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 Nov 03, 2021
How to Defeat Science Passages (SAT Reading)

The natural science reading passage is no time to experiment!

There’s always at least one natural science passage on the SAT Reading section, and it can cause some trouble if you let yourself divert from your core reading passage strategies. It may be tempting to treat this passage differently than the other reading passages, but your goal is still the same: find the answers to the questions within the text, while ruling out the incorrect answers as you go along. To help you stay on track, we’ve compiled the following tips!

  • This is not a test of science content.

Don’t get hung up on the science buzzwords they are going to throw at you. They will include theories, concepts, and general jargon that you’ve never heard before to throw you off, but you aren’t necessarily meant to take what you’ve learned in Biology or Chemistry and apply it to the questions to get your answers. You only need to understand the concepts and the science as they apply to the questions, which are going to be more in the line of: “Where is the evidence in the passage that defines that term” or “Where in the passage do they connect these ideas together”. Keep looking for those answers, and don’t get lost in the science of it all.

  • You will want to make heavy use of Keywords and Chronology.

When we talk about keywords, we mean specific terms and jargon. If these are in a question and you find them in the text, that’s probably where your answers will be! When we say Chronology, we mean that the position of the question in the set can help you figure out where you should start looking for the answer in the passage. If you have a question about penguin metabolism early in the set, chances are the answer will be in a section talking about penguin metabolism early in the passage.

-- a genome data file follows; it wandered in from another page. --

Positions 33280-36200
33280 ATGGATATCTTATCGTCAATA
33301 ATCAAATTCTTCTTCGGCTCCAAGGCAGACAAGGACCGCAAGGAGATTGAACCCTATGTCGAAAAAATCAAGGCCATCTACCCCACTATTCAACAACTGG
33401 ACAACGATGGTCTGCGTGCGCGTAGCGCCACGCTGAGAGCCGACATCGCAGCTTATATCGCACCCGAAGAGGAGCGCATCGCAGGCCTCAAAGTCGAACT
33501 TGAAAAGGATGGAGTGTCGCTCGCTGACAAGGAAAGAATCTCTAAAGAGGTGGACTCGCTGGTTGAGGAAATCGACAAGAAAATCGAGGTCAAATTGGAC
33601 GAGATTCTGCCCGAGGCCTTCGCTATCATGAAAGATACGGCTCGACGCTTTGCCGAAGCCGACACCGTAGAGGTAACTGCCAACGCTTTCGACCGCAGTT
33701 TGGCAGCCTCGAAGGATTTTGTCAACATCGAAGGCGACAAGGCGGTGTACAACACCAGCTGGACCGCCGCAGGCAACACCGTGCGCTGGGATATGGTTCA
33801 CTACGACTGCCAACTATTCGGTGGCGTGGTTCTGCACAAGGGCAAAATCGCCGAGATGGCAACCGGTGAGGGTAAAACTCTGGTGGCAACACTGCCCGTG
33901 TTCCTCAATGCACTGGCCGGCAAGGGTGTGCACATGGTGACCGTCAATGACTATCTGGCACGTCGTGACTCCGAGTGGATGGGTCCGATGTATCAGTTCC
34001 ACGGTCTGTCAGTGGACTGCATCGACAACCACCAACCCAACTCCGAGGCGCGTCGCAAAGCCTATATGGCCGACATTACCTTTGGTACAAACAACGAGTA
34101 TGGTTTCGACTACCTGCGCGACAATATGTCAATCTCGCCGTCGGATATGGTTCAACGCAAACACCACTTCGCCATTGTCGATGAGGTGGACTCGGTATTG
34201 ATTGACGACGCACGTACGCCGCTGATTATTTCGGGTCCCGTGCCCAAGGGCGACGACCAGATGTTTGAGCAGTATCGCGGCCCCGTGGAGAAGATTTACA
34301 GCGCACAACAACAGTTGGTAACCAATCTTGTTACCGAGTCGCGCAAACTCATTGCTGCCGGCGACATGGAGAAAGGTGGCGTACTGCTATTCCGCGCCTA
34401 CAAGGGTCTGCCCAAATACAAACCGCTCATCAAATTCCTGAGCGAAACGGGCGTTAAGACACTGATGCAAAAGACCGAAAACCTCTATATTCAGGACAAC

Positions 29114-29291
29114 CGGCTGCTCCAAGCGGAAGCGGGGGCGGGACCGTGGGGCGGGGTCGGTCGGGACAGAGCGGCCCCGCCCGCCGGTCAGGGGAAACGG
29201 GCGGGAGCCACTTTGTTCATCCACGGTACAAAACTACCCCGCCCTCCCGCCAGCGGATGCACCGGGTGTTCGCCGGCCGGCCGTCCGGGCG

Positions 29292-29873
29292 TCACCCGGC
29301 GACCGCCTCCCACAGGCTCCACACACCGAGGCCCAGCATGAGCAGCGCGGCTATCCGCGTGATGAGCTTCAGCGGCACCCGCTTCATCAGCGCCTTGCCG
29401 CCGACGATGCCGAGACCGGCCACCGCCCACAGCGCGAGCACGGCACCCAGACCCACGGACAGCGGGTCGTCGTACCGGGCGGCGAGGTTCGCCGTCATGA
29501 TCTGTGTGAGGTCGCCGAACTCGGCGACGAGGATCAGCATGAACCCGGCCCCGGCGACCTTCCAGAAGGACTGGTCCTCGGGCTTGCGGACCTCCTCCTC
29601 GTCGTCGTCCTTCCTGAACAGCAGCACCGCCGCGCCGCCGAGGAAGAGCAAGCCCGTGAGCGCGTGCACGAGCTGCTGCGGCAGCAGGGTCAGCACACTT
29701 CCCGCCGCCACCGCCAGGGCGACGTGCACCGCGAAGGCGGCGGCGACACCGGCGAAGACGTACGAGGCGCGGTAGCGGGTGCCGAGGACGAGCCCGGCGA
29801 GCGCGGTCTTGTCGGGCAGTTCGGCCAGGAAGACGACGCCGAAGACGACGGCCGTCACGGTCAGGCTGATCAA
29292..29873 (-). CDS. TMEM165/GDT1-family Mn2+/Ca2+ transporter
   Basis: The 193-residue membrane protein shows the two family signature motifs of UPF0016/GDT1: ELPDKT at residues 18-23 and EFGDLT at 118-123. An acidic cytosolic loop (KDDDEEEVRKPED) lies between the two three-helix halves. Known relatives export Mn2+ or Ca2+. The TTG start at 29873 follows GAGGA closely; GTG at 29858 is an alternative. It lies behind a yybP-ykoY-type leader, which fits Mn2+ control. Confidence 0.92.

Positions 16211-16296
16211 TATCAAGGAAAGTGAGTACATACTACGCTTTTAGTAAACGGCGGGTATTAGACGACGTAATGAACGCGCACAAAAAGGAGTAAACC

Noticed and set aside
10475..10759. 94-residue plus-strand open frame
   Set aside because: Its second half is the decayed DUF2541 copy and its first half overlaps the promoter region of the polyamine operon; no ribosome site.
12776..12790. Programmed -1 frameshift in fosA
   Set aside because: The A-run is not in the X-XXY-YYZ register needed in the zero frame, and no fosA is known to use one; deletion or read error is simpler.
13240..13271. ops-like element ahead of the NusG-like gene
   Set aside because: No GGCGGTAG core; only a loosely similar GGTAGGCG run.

• Don’t reason beyond the text.

You might know the science behind the question, but you don’t want to go beyond what the text is saying. Limit your answers to a conservative reading of the text rather than trying to speculate or read between the lines. Find the questions about penguin metabolism, find where they speak on it in the text, figure out what those lines say, and find which choice most consistently aligns with those lines.

  • The question will often include hints you need to incorporate into your answer search.

If the question says something like “what do the authors set out to prove?”, you don’t need to know what they actually found doing the experiment. The results are not what matter, but rather what they wanted to find matters. Use the question to help you find the answer!

  • Remember the Question, Answer, Passage triad.

There must be some consistency between what the question is asking for, what the passage says in response to the questions, and the answer choices you are given. If something feels disjointed, then that is probably a clue to look for a better answer.

As always, if you’re stuck between answers, reread the question. There might be something you missed the first time and rereading the question can help you move forward in your search!